Colonialism in the Margins: Cultural Encounters in New Sweden and Lapland, part of the Atlantic World series, by Gunlog Maria Fur.
The premise is that comparing Swedish views of the Saami (Lapps) and Lenape (Delaware Indians) should reveal something. The author doesn't agree with the prevailing Swedish view that Sweden was never a European colonial power merely because the New Sweden colony in Delaware was quickly overrun and conquered by the Dutch, nor does the author believe the traditional Swedish view that they were both gentle and firm colonizers who treated the Lenape well. The idea Sweden didn't conquer and colonize but only "integrated" the Saami only works if you a priori accept Swedish claims to Saami land.
After a bit too much philosophy on what culture, God etc. really mean, the author starts in telling the tale of Swedish imperialism in Europe and America, how war loot was reinvested in what was a large country with a small, poor agrarian population, in order to, of course, start more wars. War became an end in itself.
Here is a sample paragraph of no particular relevance and not in any way representative of the entire book, or at least as far as I've gotten in it now:
Swedish nobility and scientists followed the continental custom of collecting exotic objects from various parts of the globe (sometimes as part of war booty) as well as from within the country's borders. During the second half of the seventeenth century, the greatest collector of all was Count Magnus Gabriel De la Gardie, who as part of his activities encouraged the study of Lapland's nature and culture. His call for collections of a variety of descriptions and objects concerning the Laplanders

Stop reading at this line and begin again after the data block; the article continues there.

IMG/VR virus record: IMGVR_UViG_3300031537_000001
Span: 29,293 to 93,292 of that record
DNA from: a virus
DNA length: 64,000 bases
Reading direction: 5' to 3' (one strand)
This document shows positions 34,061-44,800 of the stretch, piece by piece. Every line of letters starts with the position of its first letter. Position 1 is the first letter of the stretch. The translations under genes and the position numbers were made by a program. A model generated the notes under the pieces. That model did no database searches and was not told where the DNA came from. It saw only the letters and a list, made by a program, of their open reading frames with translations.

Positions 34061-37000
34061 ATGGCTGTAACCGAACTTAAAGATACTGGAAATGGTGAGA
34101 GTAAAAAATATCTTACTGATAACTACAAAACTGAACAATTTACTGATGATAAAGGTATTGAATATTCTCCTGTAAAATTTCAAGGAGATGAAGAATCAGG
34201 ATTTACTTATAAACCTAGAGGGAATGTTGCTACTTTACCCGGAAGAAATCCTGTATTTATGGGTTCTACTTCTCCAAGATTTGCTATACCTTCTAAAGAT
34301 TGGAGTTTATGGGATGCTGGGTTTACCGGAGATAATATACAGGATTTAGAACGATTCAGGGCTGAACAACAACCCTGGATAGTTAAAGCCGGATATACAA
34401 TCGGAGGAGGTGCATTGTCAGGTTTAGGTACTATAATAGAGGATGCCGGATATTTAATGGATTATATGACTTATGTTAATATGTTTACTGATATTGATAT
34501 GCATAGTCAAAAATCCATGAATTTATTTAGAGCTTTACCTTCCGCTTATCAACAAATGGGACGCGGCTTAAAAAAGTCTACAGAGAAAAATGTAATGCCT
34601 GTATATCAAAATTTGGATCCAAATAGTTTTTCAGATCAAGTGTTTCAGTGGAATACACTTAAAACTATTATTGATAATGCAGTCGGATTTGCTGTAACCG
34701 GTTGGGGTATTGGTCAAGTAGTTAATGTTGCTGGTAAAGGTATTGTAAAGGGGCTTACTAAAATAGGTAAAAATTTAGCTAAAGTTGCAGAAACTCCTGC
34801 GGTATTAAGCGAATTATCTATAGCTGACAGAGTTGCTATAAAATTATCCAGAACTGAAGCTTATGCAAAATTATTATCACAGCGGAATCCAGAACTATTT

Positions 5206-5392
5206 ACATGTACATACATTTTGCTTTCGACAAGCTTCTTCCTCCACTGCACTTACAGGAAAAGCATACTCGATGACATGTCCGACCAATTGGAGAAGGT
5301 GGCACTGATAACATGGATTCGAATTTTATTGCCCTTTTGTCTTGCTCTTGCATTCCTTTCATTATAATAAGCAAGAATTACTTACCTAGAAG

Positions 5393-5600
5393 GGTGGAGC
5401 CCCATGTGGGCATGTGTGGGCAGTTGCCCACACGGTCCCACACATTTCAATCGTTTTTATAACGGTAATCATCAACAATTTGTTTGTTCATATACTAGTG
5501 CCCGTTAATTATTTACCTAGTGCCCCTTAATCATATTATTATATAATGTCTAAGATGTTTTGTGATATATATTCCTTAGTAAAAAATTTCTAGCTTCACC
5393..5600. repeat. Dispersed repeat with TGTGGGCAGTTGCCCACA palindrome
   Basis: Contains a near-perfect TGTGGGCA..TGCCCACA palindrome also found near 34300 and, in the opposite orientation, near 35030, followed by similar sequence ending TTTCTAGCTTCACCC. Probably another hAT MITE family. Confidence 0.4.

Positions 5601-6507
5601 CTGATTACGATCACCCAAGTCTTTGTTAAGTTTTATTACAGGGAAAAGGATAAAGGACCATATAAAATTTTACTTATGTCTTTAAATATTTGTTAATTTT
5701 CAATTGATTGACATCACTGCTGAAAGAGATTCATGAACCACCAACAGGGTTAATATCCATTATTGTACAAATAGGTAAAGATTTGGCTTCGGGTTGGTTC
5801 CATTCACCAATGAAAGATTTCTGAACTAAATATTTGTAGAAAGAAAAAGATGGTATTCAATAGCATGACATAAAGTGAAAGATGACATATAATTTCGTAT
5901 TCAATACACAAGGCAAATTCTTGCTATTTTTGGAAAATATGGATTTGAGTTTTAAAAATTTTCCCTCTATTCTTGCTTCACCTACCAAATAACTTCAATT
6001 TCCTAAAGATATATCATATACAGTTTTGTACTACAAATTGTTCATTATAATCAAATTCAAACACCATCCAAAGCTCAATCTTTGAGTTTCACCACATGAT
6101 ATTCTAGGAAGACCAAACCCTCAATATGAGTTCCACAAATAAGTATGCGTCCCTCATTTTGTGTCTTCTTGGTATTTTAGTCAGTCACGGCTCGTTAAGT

(Saamis), in which he explicity linked Saamis and Indians, led to the first monumental work on Saami culture, Johannes Schefferus' Lapponia
. This work, in part aimed at refuting continental propaganda claiming that the Swedish army employed Saamis to use witchcraft against their enemies, was first published in Latin in 1673. It was primarily aimed at an international audience and was quickly translated into English, German, French, and Dutch--but not into Swedish until nearly three centuries later! Schefferus, born in Strasbourg and from 1648 professor of rhetoric at Uppsala University, based his account on narratives and descriptive contributions from a number of pastors with experiences from the Lappmarks. Another collector of note was Count Carl Gustaf Wrangel who at his castle Skokloster
displayed objects from around the world, with North American Indian artifacts among the most exotic treasures. Such displays served to enhance the collector's own status, and in the case of Wrangel, were an important part of his strenuous effort as recently knighted to earn a position among the established aristocracy. Wrangel may also exemplify the highly romanticized view of American Indians which had already begun to take shape in higher circles in Sweden when he participated in courtly costume parties where the aristocratic guests dressed up as Indians. 11
11 In English as The History of Lapland, wherein Are shewed the Original Manners, Habits, Marriages, Conjurations, &c, of that People
(Oxford, 1674); Arne Losman, "Skokloster--Europe and the World in a Swedish Castle," in The Age of New Sweden
, pp. 85-102; Wilhelm Ostberg, ed., Med varlden i kappsacken. Samlingarnas vag till Etnografiska museet
(Boras: Etnografiska museet, 2002), 16-21
PS The 1673 Latin edition of Lapponia is here: http://www.archive.org/details/4SC1695NOR